## How much do you need to make \$1,000 in dividends per month?

I keep seeing people asking this question all the time. It is a bit surprising that people ask that question as it is very simple math to do. Well, it depends on your approach.

If you have a lump sum that you can invest immediately then the math is really simple. If you do not have time and you will be building your portfolio over time then it may be a bit tricky because you need to take into account dividend growth (while ignoring capital appreciation as it would complicate the numbers even more).

# Lump-sum

So, let’s say, you have the lump sum available, or you want to know the lump sum needed to invest to achieve \$1,000 a month immediately after you invest.

First, let’s assume, that you already selected dividend stocks you want to buy and know that your dividend income would be the same every month. Note that not all stocks pay the same dividend so you may need to buy a different amount of shares of every stock to achieve equal dividend payout every month.

Once you have that figured out, then the math is simple. To achieve \$1,000 a month in dividend income, you need:

Dividends are rated annually (although most are paid quarterly the dividend rate and yield is quoted in annual terms. So, you have to annualize your income too. A \$1,000 a month is \$12,000 annual income.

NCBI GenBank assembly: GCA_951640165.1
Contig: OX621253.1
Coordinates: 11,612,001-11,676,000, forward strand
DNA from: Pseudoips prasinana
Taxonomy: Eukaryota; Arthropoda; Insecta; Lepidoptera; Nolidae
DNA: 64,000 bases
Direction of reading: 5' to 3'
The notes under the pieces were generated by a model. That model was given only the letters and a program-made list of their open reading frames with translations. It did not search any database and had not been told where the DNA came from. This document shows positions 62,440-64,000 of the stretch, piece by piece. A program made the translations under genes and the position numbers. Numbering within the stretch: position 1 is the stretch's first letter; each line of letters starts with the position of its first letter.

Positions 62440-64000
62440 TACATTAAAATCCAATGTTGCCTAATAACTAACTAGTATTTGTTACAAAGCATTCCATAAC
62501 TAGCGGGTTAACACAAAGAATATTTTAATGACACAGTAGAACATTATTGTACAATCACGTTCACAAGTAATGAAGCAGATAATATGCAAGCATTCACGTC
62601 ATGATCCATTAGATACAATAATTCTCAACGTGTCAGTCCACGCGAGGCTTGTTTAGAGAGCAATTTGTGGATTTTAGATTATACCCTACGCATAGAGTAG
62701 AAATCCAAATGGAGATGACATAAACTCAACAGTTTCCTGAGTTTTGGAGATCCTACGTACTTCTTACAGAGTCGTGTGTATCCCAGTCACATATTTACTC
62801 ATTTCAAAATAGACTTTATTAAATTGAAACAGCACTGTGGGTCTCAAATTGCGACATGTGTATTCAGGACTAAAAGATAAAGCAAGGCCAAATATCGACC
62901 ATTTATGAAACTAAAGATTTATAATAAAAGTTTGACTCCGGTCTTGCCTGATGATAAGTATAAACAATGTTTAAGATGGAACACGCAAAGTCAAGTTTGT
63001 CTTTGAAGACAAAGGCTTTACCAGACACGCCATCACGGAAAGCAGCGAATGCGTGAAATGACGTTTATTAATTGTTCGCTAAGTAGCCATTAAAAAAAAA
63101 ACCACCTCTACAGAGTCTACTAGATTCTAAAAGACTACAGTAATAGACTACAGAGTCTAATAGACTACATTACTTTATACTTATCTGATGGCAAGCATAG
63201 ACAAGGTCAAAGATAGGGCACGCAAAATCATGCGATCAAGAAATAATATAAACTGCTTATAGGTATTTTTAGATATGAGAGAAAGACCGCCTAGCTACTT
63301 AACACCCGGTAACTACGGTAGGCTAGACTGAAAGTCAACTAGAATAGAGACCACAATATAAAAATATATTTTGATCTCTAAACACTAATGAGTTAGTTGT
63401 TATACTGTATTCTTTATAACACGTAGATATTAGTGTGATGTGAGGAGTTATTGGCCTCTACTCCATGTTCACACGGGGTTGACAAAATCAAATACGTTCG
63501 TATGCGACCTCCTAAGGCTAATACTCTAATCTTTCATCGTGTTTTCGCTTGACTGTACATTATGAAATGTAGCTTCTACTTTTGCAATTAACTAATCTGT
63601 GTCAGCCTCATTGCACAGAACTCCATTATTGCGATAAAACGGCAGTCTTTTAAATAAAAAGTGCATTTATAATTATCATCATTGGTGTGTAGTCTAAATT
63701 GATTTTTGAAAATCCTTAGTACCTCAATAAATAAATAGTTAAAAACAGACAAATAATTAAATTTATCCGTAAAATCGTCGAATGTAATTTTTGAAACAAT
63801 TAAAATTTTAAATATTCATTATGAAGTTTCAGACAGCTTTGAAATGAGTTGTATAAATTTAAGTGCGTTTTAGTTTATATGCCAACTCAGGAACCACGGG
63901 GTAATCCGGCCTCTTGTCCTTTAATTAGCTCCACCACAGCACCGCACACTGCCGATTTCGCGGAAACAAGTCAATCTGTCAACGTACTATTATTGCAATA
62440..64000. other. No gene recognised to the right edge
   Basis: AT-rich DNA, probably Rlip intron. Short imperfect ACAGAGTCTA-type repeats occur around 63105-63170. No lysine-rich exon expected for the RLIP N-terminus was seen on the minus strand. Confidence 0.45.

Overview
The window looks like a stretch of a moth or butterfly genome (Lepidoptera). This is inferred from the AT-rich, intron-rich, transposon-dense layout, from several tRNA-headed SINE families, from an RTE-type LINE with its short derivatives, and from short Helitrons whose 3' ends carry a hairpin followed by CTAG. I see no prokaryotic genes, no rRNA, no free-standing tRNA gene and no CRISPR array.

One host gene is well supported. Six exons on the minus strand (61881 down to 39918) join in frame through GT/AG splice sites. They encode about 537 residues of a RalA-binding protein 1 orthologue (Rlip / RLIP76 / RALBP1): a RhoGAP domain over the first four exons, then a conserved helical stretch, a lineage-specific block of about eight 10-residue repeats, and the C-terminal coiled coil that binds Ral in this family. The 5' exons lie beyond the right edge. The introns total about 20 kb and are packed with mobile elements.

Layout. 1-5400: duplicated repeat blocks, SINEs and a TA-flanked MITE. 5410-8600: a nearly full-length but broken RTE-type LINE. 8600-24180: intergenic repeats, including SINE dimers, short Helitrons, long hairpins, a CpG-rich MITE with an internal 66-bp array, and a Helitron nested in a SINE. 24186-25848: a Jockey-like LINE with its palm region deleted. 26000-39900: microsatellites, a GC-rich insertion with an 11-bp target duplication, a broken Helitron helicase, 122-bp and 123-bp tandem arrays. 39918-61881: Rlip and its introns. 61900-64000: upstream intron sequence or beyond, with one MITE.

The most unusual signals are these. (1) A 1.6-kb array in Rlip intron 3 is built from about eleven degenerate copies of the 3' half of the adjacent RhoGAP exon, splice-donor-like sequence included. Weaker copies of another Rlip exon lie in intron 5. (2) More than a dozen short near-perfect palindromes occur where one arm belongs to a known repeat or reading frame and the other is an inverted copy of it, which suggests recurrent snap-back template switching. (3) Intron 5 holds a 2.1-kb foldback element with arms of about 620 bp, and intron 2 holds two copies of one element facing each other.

Now, you need to figure out, what your portfolio yield is. Look at your stocks and calculate the average dividend yield of all of them. Let’s say, your dividend yield would be 3.5% annually.

Now, that you know your annual yield, you know that \$12,000 annual income equals 3.5% of the total invested amount. Solving for the total amount is now easy:

\$12,000 / 3.5 = 3,428.57 (you just got what 1% of the invested amount is).

Now, multiply by 100:

3,428.57 * 100 = \$342,857.00

You need \$342,857.00 invested right now to achieve an immediate \$1,000 a month dividend income.

Let’s check our math and calculate our income reversing the math:

\$342,857.00 * 0.035 = 12,000 / 12 = 1000

We multiplied our total lump sum by the portfolio dividend yield and got 12,000 annual dividend income. Divided by 12 months we arrived at 1,000 a month. Our math was correct then.

Conclusion: you will need \$342,857.00 to invest right now for a portfolio with a 3.5% yield to achieve \$1,000 a month.

Of course, if your yield is lower, you will need more, if your yield is higher, you will need less.

Next time we will look at the math in case you do not have the money and you will be building the portfolio over a certain time (you will need less money to achieve the same goal).

### One response to “How much do you need to make \$1,000 in dividends per month?”

1. Michael Baker says:

Thanks for the guide! That’s a very good step by step list for all beginners!